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Attention

Go to Bible verses for: Attention

Age of Distraction

Commentary by John W. Ritenbaugh

John Ritenbaugh, upon hearing an advertisement for a book whose subtitle was "Age of Distraction," reflected on Daniel's prophecy about knowledge increasing and people madly dashing to and fro, pointing to the frenetic conditions at the close of . . .

One Answer to Distractions

Commentary by John W. Ritenbaugh

John Ritenbaugh, quoting from efficiency expert or "business chaos crusher" Dave Crenshaw, urges that distractions and interruptions caused by phone, e-mail, computers, or texting, are detrimental to productivity and to the operating a business a. . .

Focus Is The Key

Commentary by John W. Ritenbaugh

John Ritenbaugh, citing the findings of Dave Crenshaw, a business chaos crusher, alerts us that the average worker is interrupted 15 times per hour, many of which are self-inflicted, suggesting that these interruptions resemble small cuts which drain the l. . .

Manna and the Preparation Day (Part Two)

CGG Weekly by David C. Grabbe

In last week's essay, we traced the connection between manna and "the true bread from heaven," Jesus Christ (John 6:32). ...

Rivet Your Eyes on the Destination

Article by John O. Reid (1930-2016)

By recounting a personal experience, John Reid reveals a valuable lesson about keeping our eyes focused on our goal, the Kingdom. Overconcern with the around-and-about tends to distracts us, and before we know it we are off course. Our preparation for God'. . .

Simplify Your Life!

'Personal' from John W. Ritenbaugh

Time—it marches relentlessly on, and we have only so much of it. Yet we waste a lot of it on foolish pursuits, procrastination and distractions. John Ritenbaugh explains how getting control of our time puts us in the driver's seat in our pursuit of G. . .

A Heavenly Homeland (Part Three)

CGG Weekly by David C. Grabbe

In Christ, our earthly citizenships are essentially inconsequential. Paul writes in Philippians 3:19 about the enemies of Christ who "set their minds on earthly things" or "side with earthly things." One area in which we can evaluate how much our heavenly . . .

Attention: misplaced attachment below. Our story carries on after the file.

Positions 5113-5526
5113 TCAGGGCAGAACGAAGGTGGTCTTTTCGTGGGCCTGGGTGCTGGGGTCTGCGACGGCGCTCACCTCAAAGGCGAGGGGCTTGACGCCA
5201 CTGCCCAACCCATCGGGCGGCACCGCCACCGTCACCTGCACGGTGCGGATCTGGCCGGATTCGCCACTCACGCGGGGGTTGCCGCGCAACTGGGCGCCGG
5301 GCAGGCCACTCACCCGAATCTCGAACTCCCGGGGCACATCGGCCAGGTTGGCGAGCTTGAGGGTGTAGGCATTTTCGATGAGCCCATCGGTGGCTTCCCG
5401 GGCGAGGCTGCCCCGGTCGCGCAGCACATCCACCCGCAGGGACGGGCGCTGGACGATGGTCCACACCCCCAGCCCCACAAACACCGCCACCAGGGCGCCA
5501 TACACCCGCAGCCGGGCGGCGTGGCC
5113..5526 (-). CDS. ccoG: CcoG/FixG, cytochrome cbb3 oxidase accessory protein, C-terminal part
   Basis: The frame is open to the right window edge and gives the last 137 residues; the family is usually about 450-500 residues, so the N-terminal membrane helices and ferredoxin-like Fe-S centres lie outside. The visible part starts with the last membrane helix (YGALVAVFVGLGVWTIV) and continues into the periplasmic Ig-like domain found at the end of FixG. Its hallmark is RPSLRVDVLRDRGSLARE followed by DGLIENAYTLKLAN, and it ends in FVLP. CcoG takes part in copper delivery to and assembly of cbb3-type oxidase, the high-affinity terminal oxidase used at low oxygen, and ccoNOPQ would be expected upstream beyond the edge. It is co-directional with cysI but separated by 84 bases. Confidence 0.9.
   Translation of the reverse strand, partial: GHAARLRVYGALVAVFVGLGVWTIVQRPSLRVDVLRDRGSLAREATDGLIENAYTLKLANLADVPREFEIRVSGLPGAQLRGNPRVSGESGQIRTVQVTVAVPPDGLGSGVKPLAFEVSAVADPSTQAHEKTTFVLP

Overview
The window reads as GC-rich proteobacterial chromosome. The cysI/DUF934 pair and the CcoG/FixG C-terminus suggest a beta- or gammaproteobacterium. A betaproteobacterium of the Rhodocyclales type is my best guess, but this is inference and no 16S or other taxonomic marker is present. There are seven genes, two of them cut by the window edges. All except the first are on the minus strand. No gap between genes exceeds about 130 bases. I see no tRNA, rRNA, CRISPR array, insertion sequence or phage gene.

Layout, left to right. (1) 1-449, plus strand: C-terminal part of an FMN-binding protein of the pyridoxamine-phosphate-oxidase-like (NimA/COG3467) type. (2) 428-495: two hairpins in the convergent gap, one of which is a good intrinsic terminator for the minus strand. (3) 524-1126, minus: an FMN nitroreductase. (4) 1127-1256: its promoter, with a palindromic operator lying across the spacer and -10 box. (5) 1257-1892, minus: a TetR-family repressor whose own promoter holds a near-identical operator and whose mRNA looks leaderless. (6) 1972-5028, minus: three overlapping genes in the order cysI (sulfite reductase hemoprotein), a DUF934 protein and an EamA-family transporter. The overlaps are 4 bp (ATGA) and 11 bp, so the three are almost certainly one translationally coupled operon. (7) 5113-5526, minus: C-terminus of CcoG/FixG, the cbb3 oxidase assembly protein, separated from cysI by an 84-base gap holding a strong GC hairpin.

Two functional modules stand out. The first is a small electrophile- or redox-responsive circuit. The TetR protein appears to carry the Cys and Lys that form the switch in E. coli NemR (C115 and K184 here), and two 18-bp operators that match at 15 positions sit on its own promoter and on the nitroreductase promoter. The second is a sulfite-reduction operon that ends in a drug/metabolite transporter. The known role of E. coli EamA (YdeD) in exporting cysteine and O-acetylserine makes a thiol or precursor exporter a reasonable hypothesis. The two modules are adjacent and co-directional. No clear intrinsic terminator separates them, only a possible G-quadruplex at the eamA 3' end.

Drifting

Sermonette by Bill Onisick

Bill Onisick, recollecting a terrifying youthful experience when he was carried away by a riptide, draws a spiritual analogy from the warning given in Hebrews 2:1-3 that we resist the pernicious and insidious pulls of the world and the flesh. Our pride and. . .

Don't Lose Your Focus!

Sermon by John W. Ritenbaugh

Reflecting that most prophetic interpretations have not been correct, John Ritenbaugh warns that we must exercise caution when attempting to interpret prophecy. As we have erred regarding Israel's identity, Protestants have erred by assuming that the tiny . . .

Meditation

Feast of Tabernacles Sermon by David F. Maas

Focusing upon Proverbs 4:23, David Maas reminds us that the scriptures exhort us to jealously and protectively guard what goes into our minds because we will ultimately "turn into" what we assimilate. The only part of us that will survive through. . .

Be There Next Year!

Sermon by John W. Ritenbaugh

John Ritenbaugh suggests that whether we do or do not make it to the Feast of Tabernacles next year depends on our faithfulness at stirring up the gift of God's spirit within us through consistent prayer, Bible study, and hearing God's word. Distractions b. . .

Intimacy with Christ (Part 3)

Sermon by John W. Ritenbaugh

John Ritenbaugh emphasizes that the ordinary cares of life- making a living and being concerned with our security- have the tendency to deflect us from our real purpose- seeking God's Kingdom (Matthew 6:33) Becoming overburdened with devotion to wealth or . . .

The Flood Is Upon Us!

'Personal' from John W. Ritenbaugh

In Matthew Christ likens end-time events to the time of Noah's Flood. John Ritenbaugh gives insight into how this end time flood might manifest itself and what we can do to avoid being swept up in it.

Laying Aside Every Weight (Part Three)

CGG Weekly by David C. Grabbe

Our sins can drag us down, but there are other weights that impede our progress, limit our usefulness to God, hold us back, and hinder us in our race.

A Feast Message From Hebrews

Feast of Tabernacles Sermon by John W. Ritenbaugh

John Ritenbaugh suggests that the Bible shows a clear pattern of how people leave the Church. The first step in the pattern is looking back, as in the case of Lot's wife. The second step is to draw back, motivated by self-pity, shrinking back as from somet. . .

Hebrews, Love, and the Ephesian Church

Feast of Tabernacles Sermon by John W. Ritenbaugh

John Ritenbaugh warns that the sheer variety of choices (distractions) available to us today (with their potential accompanying temptations and enervating time-wasting diversions) is extremely stressful because it automatically increases sin and lawlessnes. . .

Keeping Love Alive (Part 1)

Sermon by John W. Ritenbaugh

John Ritenbaugh tackles the eternal security doctrine, a teaching that militates against good works, something that God had ordained for all of us. Works demonstrate our faith, our response to God's calling and His freely given grace. Reciprocity is always. . .

Knowing God

Feast of Tabernacles Sermon by John W. Ritenbaugh

To fulfill one's purpose, one must be singularly focused on what one wants to accomplish. Divided minds result in no productivity or even devastation.

Laodiceanism

Feast of Tabernacles Sermon by John W. Ritenbaugh

Our love for beauty must be coupled with love for righteousness and holiness. Our relationship with Christ must take central place in our lives, displacing all else.


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